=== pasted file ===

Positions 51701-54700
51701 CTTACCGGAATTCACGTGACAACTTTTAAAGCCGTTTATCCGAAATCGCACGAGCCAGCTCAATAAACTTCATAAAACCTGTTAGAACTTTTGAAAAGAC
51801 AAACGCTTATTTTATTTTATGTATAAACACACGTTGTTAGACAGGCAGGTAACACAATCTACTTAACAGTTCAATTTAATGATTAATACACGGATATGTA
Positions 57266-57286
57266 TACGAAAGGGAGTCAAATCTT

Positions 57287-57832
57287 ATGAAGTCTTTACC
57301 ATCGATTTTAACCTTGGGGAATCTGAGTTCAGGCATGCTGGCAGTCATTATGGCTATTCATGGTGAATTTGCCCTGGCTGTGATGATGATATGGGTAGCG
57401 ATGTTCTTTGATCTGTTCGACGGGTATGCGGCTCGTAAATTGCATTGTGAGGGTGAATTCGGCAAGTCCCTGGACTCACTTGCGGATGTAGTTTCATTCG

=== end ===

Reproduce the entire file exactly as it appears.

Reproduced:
Positions 51701-54700
51701 CTTACCGGAATTCACGTGACAACTTTTAAAGCCGTTTATCCGAAATCGCACGAGCCAGCTCAATAAACTTCATAAAACCTGTTAGAACTTTTGAAAAGAC
51801 AAACGCTTATTTTATTTTATGTATAAACACACGTTGTTAGACAGGCAGGTAACACAATCTACTTAACAGTTCAATTTAATGATTAATACACGGATATGTA
Positions 57266-57286
57266 TACGAAAGGGAGTCAAATCTT

Positions 57287-57832
57287 ATGAAGTCTTTACC
57301 ATCGATTTTAACCTTGGGGAATCTGAGTTCAGGCATGCTGGCAGTCATTATGGCTATTCATGGTGAATTTGCCCTGGCTGTGATGATGATATGGGTAGCG
57401 ATGTTCTTTGATCTGTTCGACGGGTATGCGGCTCGTAAATTGCATTGTGAGGGTGAATTCGGCAAGTCCCTGGACTCACTTGCGGATGTAGTTTCATTCG